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GI Revenue Cycle Metrics: Acting On Your Data – Q&A With Nader Samii

GI Revenue Cycle Metrics: Acting On Your Data – Q&A With Nader Samii

Q: For ASCs that perform gastroenterology procedures, what are some essential gastroenterology revenue cycle metrics to track?

Nader Samii: Before we dive deep into the revenue cycle, there are several operational metrics that are critical to achieving strong financial performance for gastroenterology ASCs. These include operating room (OR) utilization rates; time per procedure; overhead as a percentage of total expenses; staffing costs as a percentage of total expenses; and inventory, amongst others. These metrics can help ensure you run an efficient operation and maximize every dollar, which is particularly important for gastroenterology since it is a higher volume and lower reimbursing specialty.

From a revenue cycle standpoint, I would suggest looking at your managed care contracts evaluating cash per case by payer and by procedure. In addition, other key GI metrics include days to bill (factoring in the possible delay due to waiting on pathology reports), clean claim rates, denial rates and denial reason codes. Understanding your denials will allow you to identify and fix potential issues in your workflow. Focusing on improving each of these metrics will ultimately lead to maximizing your cash flow.

Q: What are a few metrics that ASCs performing gastroenterology may be overlooking?

NS: Patient complaints should be closely tracked. Creating the ideal patient experience is of vital importance. Complaints with gastroenterology often concern screening colonoscopies that become diagnostic, thus requiring patients to incur expenses. If you receive a high volume of such complaints, consider developing stronger communication with patients around how the process works to help avoid mismanagement of expectations and “surprise” bills.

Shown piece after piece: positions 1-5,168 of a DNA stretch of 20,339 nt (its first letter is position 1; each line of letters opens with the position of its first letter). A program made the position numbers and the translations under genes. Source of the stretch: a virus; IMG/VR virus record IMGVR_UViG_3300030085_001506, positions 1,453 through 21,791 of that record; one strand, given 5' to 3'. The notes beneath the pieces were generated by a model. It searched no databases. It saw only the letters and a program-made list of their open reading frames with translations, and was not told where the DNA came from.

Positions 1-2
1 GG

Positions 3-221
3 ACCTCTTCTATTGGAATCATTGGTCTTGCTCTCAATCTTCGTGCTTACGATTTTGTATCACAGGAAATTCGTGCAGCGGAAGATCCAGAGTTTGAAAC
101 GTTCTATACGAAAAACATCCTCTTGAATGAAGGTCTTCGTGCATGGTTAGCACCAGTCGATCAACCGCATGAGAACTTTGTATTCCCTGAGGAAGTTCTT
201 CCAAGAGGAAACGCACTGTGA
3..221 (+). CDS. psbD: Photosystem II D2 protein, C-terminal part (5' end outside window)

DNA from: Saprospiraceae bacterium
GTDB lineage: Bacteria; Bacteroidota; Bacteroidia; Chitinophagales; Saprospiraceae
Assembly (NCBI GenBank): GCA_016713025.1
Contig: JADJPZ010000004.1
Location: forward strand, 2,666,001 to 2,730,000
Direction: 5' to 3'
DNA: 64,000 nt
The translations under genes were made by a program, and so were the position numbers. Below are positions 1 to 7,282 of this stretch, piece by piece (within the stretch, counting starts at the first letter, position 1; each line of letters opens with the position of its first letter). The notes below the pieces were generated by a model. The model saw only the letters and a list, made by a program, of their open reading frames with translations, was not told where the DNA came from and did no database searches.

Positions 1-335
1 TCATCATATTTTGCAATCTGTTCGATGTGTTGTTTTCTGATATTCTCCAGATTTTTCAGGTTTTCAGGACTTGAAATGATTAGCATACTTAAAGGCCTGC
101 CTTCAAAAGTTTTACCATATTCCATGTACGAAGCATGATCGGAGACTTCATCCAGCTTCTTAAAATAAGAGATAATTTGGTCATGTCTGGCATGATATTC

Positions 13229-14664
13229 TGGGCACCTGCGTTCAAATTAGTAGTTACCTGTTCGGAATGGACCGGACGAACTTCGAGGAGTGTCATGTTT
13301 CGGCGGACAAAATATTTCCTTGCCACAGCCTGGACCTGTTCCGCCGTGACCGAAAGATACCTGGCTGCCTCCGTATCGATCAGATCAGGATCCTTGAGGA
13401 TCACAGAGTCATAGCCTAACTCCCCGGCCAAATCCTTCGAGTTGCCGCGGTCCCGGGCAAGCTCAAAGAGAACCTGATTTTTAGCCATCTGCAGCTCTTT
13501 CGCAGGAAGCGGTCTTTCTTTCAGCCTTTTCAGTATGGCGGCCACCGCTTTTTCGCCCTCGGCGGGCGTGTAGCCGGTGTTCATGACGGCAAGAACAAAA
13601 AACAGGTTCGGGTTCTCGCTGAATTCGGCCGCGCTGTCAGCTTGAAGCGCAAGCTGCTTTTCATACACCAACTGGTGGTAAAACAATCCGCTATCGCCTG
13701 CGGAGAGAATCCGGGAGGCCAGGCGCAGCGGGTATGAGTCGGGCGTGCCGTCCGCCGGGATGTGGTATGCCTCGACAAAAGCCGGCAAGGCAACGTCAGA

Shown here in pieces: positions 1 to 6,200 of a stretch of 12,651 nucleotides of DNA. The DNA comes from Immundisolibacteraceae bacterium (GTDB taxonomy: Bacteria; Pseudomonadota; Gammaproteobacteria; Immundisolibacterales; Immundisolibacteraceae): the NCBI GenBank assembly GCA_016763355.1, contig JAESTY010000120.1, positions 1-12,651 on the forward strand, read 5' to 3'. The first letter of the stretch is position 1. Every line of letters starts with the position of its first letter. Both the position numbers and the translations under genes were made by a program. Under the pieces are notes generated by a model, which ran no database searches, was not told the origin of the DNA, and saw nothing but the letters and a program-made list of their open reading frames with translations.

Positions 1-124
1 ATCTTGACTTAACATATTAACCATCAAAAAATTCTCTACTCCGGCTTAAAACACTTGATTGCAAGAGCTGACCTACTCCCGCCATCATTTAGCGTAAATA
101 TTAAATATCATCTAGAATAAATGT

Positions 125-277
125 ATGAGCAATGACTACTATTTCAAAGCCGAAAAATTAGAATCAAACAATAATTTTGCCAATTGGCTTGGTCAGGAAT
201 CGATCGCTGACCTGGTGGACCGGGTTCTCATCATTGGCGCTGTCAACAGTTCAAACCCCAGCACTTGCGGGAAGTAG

Also, it is critical to evaluate your percentage of zero-pay claims, which are those claims that fail to generate any payment. If your percentage begins to rise, figure out why as you cannot afford to take on cases that do not pay.

OR utilization rate is important for gastroenterology for volume and reimbursement reasons. If your utilization is not where you want it to be, determine where you can gain efficiencies, such as training your front desk staff, nurses or surgeons.

Q: As ASCs with gastroenterology are working to recover from the disruption in their revenue cycle caused by the pandemic, what metrics should they more closely monitor?

NS: I would suggest a daily check of OR utilization rate and number of procedures you perform. You want to determine if your number of procedures declined compared to historical averages due to protocol changes necessitated by COVID-19 that require allocating more time to completing processes. What impact are changes having on your center, and what options exist to overcome them? Can you add hours to your days of operations? Add a day to your typical week? Monitor metrics such as cancellation rates, daily billed cases and daily billed charges and compare them to historical averages as well.

You also want to understand your pipeline for upcoming visits. You need to know what revenue is going to come in and what your expenses will be as centers continue to operate in this “new normal.” With this information, you can better project future revenue, which will help you make the educated decisions about where to adjust operations to best ensure short- and long-term success.

Nader Samii is chief executive officer of National Medical Billing Services in St. Louis, Missouri.


This post was first published September 23, 2020 and was updated October 1, 2020.

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